Precinct 333

Wednesday, February 02, 2005

Where The Rubber Meets The Road

Well, we keep hearing from folks that allowing gay marriages won't interfere with our rights if we are opposed to them. We keep hearing that religious organizations won't be forced to participate in what they view as pseudo-marriages.

Well, the same arguments were made up north in Canada, where the courts have imposed gay marriage on most of the country and the Liberal government is seeking to impose it on the rest, regardless of the will of the people. And so you get a case like this one.

Deborah Chymyshyn and Tracey Smith found just the hall they wanted to rent for their wedding reception. It was located behind a church in the Vancouver suburb of Port Coquitlam and managed by the Knights of Columbus, an organization they thought was the same as the Elks.

That mistake -- confusing the Elks with the Knights -- has taken them into the epicentre of the national debate on same-sex marriage, with Stephen Harper and the federal Conservatives citing the couple as Exhibit A in the Tories' declaration that government legislation unveiled yesterday permitting homosexuals to marry will result in severe assaults on Canadians' freedom of religion.

Prime Minister Paul Martin defended the bill, insisting that no religious organization will be forced to perform homosexual marriages if their teaching is opposed to them. But he also said that "Canada is a country where minorities are protected" -- a claim the Tories sought to turn against him by saying the debate on same-sex marriage will be all about protecting Canadians' religious freedoms.

The B.C. Human Rights Tribunal has just finished hearing Ms. Chymyshyn and Ms. Smith's claim that the Knights, a Roman Catholic men's fraternal and philanthropic society, discriminated against the couple by refusing to rent the hall to them after learning it was for a same-sex wedding reception.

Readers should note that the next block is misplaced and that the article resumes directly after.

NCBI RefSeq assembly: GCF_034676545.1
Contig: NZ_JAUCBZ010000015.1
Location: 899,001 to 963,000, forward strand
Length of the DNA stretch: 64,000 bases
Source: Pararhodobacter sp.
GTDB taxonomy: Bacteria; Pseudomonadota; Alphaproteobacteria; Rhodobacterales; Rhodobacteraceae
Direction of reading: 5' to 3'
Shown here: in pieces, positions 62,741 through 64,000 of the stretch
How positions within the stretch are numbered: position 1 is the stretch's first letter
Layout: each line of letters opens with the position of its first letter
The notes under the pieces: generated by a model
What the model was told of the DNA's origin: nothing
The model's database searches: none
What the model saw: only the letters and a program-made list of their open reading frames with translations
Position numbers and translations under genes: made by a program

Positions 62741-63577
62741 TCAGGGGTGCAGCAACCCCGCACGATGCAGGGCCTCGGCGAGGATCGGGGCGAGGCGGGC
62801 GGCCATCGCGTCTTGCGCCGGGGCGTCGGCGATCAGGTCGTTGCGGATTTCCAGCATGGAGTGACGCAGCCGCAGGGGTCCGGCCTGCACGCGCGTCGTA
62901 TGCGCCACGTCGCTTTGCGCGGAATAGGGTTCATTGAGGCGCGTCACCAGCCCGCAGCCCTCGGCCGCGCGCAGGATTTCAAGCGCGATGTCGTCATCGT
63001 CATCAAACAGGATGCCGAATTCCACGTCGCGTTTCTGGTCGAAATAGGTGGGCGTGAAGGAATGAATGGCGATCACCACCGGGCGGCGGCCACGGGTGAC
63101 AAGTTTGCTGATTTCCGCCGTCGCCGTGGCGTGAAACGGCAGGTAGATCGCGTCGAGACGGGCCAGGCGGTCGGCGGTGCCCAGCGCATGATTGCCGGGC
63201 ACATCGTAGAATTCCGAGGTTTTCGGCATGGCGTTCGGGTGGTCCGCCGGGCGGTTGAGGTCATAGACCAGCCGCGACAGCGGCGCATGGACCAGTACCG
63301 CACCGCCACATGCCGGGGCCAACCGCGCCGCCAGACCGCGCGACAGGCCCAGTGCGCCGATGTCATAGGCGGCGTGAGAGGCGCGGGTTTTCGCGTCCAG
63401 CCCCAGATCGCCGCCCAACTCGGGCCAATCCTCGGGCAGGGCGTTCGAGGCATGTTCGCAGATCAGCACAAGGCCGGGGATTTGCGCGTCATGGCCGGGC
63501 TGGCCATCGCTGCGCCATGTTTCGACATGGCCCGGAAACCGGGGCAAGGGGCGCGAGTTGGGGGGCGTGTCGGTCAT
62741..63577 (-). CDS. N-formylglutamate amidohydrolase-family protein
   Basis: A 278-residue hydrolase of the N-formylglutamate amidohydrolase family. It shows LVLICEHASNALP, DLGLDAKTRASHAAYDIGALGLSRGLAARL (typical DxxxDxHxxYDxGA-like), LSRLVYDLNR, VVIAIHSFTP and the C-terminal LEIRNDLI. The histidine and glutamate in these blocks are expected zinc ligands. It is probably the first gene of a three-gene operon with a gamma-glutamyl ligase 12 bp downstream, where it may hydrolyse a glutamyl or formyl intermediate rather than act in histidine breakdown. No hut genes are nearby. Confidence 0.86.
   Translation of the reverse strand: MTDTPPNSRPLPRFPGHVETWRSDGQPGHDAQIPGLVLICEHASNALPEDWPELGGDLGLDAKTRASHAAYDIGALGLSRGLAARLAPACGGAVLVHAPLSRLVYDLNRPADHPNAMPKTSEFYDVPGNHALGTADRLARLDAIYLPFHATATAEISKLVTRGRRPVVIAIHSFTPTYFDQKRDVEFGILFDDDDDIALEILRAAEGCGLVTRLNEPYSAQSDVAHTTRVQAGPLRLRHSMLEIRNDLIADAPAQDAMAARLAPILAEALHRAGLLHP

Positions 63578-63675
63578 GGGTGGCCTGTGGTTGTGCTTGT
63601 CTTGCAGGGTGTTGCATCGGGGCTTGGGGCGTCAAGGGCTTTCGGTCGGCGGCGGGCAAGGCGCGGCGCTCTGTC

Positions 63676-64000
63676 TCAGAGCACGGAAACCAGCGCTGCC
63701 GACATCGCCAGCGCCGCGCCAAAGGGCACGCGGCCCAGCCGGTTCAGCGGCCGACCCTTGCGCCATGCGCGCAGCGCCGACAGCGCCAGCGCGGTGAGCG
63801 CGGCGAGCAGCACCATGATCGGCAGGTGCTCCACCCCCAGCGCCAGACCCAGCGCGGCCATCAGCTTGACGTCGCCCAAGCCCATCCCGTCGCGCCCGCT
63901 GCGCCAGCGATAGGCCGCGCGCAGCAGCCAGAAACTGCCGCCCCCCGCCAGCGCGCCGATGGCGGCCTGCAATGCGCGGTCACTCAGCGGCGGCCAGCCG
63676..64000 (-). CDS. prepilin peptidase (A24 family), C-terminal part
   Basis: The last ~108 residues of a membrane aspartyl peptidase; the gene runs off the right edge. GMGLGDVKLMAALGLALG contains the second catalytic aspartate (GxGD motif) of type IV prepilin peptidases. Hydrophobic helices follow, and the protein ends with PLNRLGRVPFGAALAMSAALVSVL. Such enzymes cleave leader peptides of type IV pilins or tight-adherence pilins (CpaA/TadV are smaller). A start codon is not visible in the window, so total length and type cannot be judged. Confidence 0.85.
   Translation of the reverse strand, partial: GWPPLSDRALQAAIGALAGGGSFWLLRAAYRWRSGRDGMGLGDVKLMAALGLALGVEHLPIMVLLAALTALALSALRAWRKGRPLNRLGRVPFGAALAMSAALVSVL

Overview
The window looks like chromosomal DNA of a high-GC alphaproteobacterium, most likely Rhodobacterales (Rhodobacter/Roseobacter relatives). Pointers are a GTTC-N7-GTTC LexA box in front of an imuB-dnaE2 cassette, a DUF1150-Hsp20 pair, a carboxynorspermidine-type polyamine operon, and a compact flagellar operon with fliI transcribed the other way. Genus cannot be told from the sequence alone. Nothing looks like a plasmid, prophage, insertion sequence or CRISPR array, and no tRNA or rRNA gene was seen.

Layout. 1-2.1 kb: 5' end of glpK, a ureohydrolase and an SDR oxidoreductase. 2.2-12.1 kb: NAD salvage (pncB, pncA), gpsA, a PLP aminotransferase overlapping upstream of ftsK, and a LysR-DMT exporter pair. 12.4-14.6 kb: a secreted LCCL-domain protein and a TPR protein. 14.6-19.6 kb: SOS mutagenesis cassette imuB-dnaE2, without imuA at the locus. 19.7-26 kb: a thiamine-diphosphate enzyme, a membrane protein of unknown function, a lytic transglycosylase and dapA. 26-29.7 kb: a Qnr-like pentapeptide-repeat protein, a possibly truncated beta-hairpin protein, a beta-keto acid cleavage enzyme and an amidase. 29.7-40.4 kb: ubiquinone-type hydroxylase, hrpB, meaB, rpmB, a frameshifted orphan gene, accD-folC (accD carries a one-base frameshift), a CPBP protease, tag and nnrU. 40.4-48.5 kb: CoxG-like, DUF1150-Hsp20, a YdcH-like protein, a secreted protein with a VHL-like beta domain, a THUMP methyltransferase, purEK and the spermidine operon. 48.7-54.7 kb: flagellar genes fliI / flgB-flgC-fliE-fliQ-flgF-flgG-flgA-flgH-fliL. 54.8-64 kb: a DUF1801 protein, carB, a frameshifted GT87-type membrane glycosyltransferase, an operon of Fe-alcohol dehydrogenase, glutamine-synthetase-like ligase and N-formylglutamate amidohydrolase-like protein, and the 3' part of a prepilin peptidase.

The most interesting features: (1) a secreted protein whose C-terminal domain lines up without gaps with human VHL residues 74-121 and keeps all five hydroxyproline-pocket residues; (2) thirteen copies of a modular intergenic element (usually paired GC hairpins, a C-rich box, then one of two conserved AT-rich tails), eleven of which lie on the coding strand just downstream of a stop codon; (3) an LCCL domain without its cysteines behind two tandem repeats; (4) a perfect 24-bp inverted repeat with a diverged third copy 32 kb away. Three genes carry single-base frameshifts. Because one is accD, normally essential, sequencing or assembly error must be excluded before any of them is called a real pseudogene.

The Knights, adhering to church teaching, which is against homosexual marriage, cancelled a rental contract that had been signed, returned the couple's deposit and paid for both the rental of a new hall and the reprinting of wedding invitations after Ms. Chymyshyn and Ms. Smith complained that invitations listing the hall's address for their reception had been mailed.

That was in September, 2003. In October, the couple complained to the Human Rights Tribunal, which heard the case last week. A decision is not expected for months.

So, religious groups won't be forced to participate against their principles? Then why is this case even being heard? The Knights are clearly a Catholic organization, and are clearly adhering to Catholic teaching on marriage and sexuality.

Their case points to what many legal scholars and religious leaders say is a murky area between protection of freedom of religion and protection against discrimination. They say it could lead to religious organizations and individuals by the phalanx heading to courts and rights tribunals once the same-sex marriage legislation becomes law.

"It's going to be endless," said University of Toronto law professor Brenda Cossman, a specialist in freedom of expression and legal regulation of adult relationships.

The B.C. Knights of Columbus case focuses on whether a church-related organization is the same as a church and whether freedom of religion extends beyond refusing to perform a same-sex marriage to refusing to celebrate one.

Given Canada's dreadful record in cases in which religious believers have asserted their right to publicly dissent on matters involving homosexuality, it is unlikely that the rights of the Knights will be respected here. The ersatz right to enter a same-sex marriage will be allowed to trump the human right to hold and follow one's religious beliefs.

Now folks may attempt to dismiss the relevance of this case because it isn't happening in this country or under American law. But that is a smokescreen. The Texas Sodomy Case, Lawrence v. Texas, was decided in part upon the legal trends and practices of foreign nations. As such, this case from British Columbia could be used to undermine the rights of religious believers in the United States to live out their beliefs.


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